↑ comment by Ruby ·
2020-08-21T07:57:52.321Z · LW(p) · GW(p)
(Thanks for laying out your position in this level of depth. Sorry for how long this comment turned out. I guess I wanted to back up a bunch of my agreement with words. It's a comment for the sake of everyone else, not just you.)
I think there's something to what you're saying, that the mentality itself could be better. The Sequences have been criticized because Eliezer didn't cite previous thinkers all that much, but at least as far as the science goes, as you said, he was drawing on academic knowledge. I also think we've lost something precious with the absence of epic topic reviews by the likes of Luke. Kaj Sotala still brings in heavily from outside knowledge, John Wentworth did a great review on Biological Circuits, and we get SSC crossposts that have that, but otherwise posts aren't heavily referencing or building upon outside stuff. I concede that I would like to see a lot more of that.
I think Kaj was rightly disappointed that he didn't get more engagement with his post whose gist was "this is what the science really says about S1 & S2, one of your most cherished concepts, LW community".
I wouldn't say the typical approach is strictly bad, there's value in thinking freshly for oneself or that failure to reference previous material shouldn't be a crime or makes a text unworthy, but yeah, it'd be pretty cool if after Alkjash laid out Babble & Prune (which intuitively feels so correct), someone had dug through what empirical science we have to see whether the picture lines up. Or heck, actually gone and done some kind of experiment. I bet it would turn up something interesting.
And I think what you're saying is that the issue isn't just that people aren't following up with scholarship and empiricism on new ideas and models, but that they're actually forgetting that these are the next steps. Instead, they're overconfident in our homegrown models, as though LessWrong were the one place able to come up with good ideas. (Sorry, some of this might be my own words.)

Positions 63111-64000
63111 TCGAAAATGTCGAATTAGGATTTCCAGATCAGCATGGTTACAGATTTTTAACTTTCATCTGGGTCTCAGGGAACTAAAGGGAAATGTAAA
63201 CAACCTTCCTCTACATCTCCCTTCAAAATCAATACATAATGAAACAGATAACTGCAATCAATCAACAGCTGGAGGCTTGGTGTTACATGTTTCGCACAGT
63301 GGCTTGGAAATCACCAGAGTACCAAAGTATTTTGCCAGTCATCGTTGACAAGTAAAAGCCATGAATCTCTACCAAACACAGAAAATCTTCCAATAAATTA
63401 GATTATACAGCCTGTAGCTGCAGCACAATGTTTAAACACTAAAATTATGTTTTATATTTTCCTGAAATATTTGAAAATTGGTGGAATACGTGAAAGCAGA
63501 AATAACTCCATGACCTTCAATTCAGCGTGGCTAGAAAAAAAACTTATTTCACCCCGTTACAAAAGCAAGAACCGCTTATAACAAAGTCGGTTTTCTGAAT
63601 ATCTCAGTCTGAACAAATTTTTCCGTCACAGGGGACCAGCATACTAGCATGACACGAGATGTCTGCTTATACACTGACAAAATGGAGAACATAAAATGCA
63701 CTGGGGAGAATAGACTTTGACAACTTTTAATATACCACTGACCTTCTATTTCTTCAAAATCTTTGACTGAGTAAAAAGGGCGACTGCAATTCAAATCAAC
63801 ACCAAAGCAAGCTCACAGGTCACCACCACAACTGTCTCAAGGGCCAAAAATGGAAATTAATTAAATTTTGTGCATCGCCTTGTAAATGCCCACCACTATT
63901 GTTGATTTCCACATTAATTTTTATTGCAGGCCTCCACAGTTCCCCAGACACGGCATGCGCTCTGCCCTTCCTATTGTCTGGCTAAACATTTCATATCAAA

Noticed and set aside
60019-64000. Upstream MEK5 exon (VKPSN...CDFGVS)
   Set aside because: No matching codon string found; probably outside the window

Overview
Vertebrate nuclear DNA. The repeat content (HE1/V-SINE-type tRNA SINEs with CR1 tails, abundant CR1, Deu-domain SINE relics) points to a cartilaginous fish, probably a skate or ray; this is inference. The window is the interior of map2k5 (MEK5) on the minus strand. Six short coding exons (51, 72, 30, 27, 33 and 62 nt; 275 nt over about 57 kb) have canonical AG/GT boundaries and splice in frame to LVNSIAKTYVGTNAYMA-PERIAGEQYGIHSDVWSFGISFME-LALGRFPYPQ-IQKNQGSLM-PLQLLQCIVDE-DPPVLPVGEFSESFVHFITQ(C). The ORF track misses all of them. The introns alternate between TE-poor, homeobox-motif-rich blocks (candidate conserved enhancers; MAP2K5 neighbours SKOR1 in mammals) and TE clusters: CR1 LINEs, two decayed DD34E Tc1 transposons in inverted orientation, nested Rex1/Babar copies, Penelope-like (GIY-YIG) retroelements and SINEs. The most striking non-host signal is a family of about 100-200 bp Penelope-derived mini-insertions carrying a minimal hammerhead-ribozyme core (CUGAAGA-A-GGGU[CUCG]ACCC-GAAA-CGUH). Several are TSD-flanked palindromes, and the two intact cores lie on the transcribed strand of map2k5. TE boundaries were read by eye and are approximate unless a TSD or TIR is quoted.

The category I'd label a lot of LessWrong posts with is "engaging articulation of a point which is intuitive in hindsight" / "creation of common vocabulary around such points". That's pretty valuable, but I do think solving the hardest problems will take more.
You use the word "reliably" in a few places. It feels like it's doing some work in your statements, and I'm not entirely sure what you mean or why it's important.
A model which is interesting but maybe not of obvious connection. I was speaking to a respected rationalist thinker this week and they classified potential writing on LessWrong into three categories:
- Writing stuff to help oneself figure things out. Like a diary, but publicly shared.
- People exchanging "letters" as they attempt to figure things out. Like old school academic journals.
- Someone having something mostly figured out but with a large inferential distance to bridge. They write a large collection of posts trying to cover that distance. One example is The Sequences, and more recent examples are from John Wentworth and Kaj Sotala
I mention this because I recall you (alongside the rationalist thinker) complaining about the lack of people "presenting their worldviews on LessWrong".